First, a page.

Weather News

The green blob that paints a grey picture for the Aussie summer

Anthony Sharwood, Tuesday October 13, 2020 - 15:47 EDT

Two weeks ago, the Bureau of Meteorology officially declared a La Niña event underway.

To refresh your memory, La Niña refers to a change in the sea surface temperature and wind patterns across the equatorial Pacific Ocean - the upshot of which is a greatly increased likelihood of wetter-than-usual spring and summer weather across much of Australia.

This chart says it all.

Image: Typical La Niña effects on global rainfall patterns. Source: International Research Institute for Climate and Society, Columbia University

Published by the International Research Institute for Climate and Society at Columbia University, it shows the areas which are most likely to experience increased (and decreased) rainfall due to La Niña conditions.

As you can plainly see, much of Australia - including virtually all of the east - is right in the wet zone.

The Institute points out that rainfall patterns "vary somewhat from one La Niña to the next", but the "strongest shifts remain fairly consistent in the regions and seasons shown on the map".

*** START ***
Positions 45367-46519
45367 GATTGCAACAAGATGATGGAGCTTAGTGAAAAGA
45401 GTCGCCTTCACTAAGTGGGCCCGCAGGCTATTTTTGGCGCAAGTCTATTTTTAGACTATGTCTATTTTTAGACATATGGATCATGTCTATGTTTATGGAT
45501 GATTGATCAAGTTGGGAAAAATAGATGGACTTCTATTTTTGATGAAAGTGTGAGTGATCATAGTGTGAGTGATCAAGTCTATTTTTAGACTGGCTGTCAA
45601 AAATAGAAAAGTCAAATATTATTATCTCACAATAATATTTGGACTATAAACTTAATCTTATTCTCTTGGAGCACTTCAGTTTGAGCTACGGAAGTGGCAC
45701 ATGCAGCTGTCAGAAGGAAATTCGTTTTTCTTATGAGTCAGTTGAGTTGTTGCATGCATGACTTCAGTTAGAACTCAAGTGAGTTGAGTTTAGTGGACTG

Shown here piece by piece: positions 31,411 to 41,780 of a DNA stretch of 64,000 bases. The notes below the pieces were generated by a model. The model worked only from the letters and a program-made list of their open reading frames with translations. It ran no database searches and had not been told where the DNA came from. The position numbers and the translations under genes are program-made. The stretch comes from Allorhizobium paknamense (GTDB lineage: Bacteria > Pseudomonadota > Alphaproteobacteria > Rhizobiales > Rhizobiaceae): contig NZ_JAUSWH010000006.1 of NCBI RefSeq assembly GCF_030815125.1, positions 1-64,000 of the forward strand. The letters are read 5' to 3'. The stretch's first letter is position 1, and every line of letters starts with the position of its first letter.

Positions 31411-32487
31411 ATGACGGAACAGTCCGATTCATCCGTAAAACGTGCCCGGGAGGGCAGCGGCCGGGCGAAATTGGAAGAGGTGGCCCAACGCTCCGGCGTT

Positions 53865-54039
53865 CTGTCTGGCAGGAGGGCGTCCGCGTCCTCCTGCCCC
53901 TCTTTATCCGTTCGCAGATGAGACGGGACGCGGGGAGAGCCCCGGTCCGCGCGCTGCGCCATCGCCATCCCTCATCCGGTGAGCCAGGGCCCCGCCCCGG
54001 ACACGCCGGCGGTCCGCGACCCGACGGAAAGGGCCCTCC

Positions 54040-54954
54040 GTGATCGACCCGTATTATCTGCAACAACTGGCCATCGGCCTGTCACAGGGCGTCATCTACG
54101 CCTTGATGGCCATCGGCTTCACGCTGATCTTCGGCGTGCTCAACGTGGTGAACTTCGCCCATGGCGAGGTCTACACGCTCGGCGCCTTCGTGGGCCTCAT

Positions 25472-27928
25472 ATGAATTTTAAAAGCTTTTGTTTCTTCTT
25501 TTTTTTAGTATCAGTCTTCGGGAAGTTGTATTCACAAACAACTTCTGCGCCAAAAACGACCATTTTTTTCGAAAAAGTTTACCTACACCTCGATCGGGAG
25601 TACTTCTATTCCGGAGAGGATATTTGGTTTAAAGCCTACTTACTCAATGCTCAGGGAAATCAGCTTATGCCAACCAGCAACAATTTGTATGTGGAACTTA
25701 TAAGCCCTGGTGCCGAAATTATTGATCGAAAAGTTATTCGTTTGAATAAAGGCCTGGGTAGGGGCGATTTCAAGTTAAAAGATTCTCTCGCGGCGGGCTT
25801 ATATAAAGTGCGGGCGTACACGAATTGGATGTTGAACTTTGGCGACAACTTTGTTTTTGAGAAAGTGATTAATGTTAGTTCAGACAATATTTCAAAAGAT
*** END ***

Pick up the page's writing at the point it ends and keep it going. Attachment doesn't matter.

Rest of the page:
Our own Bureau of Meteorology paints a similar picture in its latest seasonal rainfall outlook for Australia.

Image: The latest seasonal outlook from the BoM is tipping wetter-than-average weather across most of Australia during the next three months. Source: Bureau of Meteorology

The good news is that this year’s fire season should be less severe than last year’s for many parts of Australia. Though of course, La Niña summers can bring a range of other dangers.

As we reminded you recently, in the strong La Niña summer of 2010/11, Australia experienced numerous devastating flood events and other extreme weather which included Severe Tropical Cyclone Yasi – a destructive storm whose wind gusts were well in excess of 250 km/h. 

Slightly more tropical cyclones (the usual is nine to 11) are tipped to form in the Australian region this summer, which is another side-effect of La Niña.

We can’t yet know exactly how extreme the weather will be in coming months. But the bottom line is that it might be wiser to invest in umbrella stocks than sunscreen start-ups this summer.

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